Anglesey man calls for all men to know their risk after his treatment for prostate cancer

Idwal Hughes, 57, was diagnosed with prostate cancer on 16 January, 2018 after an earlier prostate specific antigen (PSA) blood test showed that his PSA levels were higher than average.

After undergoing a number of scans, he received the positive news that his cancer had not spread to other parts of the body. He then underwent surgery in April to remove his prostate.
He said: “When I was diagnosed with prostate cancer I was shocked, mainly because I hadn’t been experiencing any of the typical symptoms.
“I was very lucky, as mine was caught early, and I had surgery three months later in April to remove my prostate.
“Luckily, I didn’t have to go through radiotherapy or chemotherapy, as the results from the lymph nodes (local to the prostate), which were removed at the same time, came back clear, which was a huge relief”.
“My PSA levels are now undetectable; however, they will be monitored going forward to keep an eye on things.”
During his time at Ysbyty Gwynedd he met Linda Williams, Uro-Oncology Clinical Nurse Specialist, and who was present to provide support when he received the diagnosis.
“Linda was fantastic, she was very helpful and went through everything with me in regards to what would happen next.
“It’s really important that this information is provided at the time, as when you hear you have cancer, you don’t really take a lot of things in, as regards to what is being said or explained in the room,” added Idwal.Prostatecancer2
Idwal, from Penysarn, hopes by sharing his story, that it will encourage other men to be aware of the disease and to seek medical help if they experience any symptoms.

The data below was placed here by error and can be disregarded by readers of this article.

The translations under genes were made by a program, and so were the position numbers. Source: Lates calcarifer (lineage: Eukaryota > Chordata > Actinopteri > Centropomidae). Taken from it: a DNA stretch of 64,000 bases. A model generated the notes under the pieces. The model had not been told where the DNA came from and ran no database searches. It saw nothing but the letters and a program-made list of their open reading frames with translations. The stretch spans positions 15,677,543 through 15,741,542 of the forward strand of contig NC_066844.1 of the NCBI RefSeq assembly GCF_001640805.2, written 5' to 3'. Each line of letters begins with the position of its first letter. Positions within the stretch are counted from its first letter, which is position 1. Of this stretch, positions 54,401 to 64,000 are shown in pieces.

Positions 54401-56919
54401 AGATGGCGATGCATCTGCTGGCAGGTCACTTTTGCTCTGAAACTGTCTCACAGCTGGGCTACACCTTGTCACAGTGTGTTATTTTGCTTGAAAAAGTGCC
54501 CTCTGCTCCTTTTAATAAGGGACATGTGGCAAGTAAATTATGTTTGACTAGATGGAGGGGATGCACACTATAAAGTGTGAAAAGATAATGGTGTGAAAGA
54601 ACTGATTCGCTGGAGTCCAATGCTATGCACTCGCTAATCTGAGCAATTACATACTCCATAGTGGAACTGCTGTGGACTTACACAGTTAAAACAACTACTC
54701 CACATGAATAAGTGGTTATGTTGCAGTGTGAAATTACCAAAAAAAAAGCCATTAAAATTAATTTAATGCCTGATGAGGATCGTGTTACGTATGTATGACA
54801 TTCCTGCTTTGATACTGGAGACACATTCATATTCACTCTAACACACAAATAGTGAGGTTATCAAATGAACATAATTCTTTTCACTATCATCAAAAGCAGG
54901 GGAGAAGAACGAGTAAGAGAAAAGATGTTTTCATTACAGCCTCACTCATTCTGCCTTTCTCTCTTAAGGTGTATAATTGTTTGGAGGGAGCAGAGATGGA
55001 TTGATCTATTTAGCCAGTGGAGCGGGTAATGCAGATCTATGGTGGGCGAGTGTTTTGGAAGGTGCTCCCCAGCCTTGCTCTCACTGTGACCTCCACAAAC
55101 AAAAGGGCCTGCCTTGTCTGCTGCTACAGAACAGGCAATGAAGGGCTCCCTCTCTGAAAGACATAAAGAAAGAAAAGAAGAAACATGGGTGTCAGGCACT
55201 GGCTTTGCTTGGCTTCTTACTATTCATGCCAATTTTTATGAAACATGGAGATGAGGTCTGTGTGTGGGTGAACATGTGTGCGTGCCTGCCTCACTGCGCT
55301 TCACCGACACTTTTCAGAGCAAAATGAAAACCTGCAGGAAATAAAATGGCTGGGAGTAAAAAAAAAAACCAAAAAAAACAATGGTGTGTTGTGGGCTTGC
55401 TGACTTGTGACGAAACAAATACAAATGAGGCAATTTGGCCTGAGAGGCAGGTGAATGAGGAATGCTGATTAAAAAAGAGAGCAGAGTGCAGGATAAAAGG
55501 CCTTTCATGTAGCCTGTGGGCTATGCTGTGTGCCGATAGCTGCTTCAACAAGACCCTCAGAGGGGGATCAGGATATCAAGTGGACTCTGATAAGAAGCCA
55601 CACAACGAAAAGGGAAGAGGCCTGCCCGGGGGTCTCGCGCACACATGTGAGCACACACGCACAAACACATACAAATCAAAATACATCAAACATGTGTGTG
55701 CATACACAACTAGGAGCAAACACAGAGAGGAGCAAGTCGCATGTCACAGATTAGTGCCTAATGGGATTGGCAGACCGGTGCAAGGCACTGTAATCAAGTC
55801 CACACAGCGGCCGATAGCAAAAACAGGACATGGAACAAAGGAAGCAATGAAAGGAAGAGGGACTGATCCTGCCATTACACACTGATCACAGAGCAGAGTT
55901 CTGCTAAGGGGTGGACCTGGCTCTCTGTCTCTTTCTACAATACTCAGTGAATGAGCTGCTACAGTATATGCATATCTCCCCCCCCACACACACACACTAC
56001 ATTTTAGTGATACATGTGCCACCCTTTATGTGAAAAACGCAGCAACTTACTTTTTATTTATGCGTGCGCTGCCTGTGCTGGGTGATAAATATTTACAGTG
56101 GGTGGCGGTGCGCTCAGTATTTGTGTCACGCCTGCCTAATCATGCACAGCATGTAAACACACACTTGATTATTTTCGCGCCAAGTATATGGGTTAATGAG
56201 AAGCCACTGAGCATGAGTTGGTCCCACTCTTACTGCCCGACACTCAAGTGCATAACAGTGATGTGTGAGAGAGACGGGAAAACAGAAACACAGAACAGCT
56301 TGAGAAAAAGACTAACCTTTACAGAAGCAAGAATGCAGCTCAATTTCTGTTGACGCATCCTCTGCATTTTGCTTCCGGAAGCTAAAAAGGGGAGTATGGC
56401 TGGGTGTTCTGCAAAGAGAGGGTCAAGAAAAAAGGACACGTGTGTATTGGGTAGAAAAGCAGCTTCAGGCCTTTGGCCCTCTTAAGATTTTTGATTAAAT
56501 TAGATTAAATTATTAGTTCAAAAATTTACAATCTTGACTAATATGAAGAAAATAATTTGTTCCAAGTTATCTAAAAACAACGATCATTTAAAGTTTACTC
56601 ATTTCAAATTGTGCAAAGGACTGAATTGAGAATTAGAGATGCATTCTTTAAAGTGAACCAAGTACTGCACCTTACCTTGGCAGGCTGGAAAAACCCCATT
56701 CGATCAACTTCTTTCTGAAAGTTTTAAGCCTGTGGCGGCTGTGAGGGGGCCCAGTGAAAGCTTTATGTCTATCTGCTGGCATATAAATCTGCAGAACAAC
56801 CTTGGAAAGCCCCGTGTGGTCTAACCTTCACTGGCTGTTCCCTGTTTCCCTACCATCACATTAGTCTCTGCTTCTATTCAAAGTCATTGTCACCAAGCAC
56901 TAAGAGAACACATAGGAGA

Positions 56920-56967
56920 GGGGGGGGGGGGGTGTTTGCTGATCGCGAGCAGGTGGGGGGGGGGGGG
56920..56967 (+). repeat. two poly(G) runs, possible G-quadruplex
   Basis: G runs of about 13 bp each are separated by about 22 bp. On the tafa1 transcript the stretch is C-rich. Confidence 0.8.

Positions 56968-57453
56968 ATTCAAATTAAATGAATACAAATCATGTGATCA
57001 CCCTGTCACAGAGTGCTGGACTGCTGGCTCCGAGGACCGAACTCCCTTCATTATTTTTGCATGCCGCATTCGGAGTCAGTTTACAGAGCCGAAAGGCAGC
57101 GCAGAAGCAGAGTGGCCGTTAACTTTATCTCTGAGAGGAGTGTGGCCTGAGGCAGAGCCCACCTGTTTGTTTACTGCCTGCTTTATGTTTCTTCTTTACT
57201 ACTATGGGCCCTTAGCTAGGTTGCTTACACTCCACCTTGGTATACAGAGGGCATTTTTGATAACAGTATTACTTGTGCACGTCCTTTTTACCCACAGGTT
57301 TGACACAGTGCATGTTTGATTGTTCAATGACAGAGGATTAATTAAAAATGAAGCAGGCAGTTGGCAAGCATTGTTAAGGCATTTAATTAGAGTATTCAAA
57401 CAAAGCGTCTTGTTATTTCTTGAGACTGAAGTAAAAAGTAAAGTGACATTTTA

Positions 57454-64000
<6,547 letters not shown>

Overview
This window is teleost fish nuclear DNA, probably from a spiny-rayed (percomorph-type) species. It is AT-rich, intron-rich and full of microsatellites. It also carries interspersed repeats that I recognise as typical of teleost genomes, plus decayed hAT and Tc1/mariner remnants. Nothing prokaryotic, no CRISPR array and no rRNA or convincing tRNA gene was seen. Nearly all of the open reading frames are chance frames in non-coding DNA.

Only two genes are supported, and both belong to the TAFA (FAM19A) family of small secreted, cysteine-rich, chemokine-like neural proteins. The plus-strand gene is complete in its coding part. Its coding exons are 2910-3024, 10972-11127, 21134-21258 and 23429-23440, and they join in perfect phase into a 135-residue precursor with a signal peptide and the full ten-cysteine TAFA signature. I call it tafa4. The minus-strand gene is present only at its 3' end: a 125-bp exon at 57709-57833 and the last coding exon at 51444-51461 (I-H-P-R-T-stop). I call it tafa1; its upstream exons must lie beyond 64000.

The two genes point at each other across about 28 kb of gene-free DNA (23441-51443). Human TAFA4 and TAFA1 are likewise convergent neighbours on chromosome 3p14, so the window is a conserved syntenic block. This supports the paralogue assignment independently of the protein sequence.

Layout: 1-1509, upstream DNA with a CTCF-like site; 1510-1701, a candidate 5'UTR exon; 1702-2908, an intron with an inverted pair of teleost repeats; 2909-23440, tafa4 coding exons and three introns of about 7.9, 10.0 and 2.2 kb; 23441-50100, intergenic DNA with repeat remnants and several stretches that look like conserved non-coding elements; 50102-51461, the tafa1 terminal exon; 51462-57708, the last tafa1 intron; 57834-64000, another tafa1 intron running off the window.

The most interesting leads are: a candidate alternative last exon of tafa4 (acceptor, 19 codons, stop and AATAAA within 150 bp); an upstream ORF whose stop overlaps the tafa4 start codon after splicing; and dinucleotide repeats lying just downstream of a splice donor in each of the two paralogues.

Like Idwal, most men with early prostate cancer don’t have any symptoms. However, possible symptoms can include a weak flow when you urinate, a feeling that your bladder hasn’t emptied properly and needing to urinate more often, especially at night.
In the UK, around 1 in 8 men will be diagnosed with prostate cancer at some point in their lives. Older men, men with a family history of prostate cancer and black men are more at risk.
Linda, who works in the Urology Department at Ysbyty Gwynedd, is keen to raise awareness around prostate cancer after seeing an increase in patients with the disease over the last few years.
“I’d like to thank Idwal for sharing his experience with prostate cancer, it’s important to speak about their experience as it may give other men confidence to either seek help about issues that are difficult to talk about, and also encourage others to be more open about living with and after prostate cancer.
“My role is to support them and their families at the time of diagnosis, during and after treatment to ensure they are adequately informed and prepared, so that they can make an informed choice about their treatment, and communicate with tertiary treatment centres to ensure their care from one area to another is as seamless as possible, making sure that they have a good experience.”
Idwal added: “I decided to speak out about my diagnosis in the hope it would encourage other men to talk more about their own diagnosis or if they are worried about any symptoms they are having.
“Your health is the most important thing and if you act quickly it gives you a better chance to catch anything nasty early.
“Those thirty seconds of embarrassment can save your life.”
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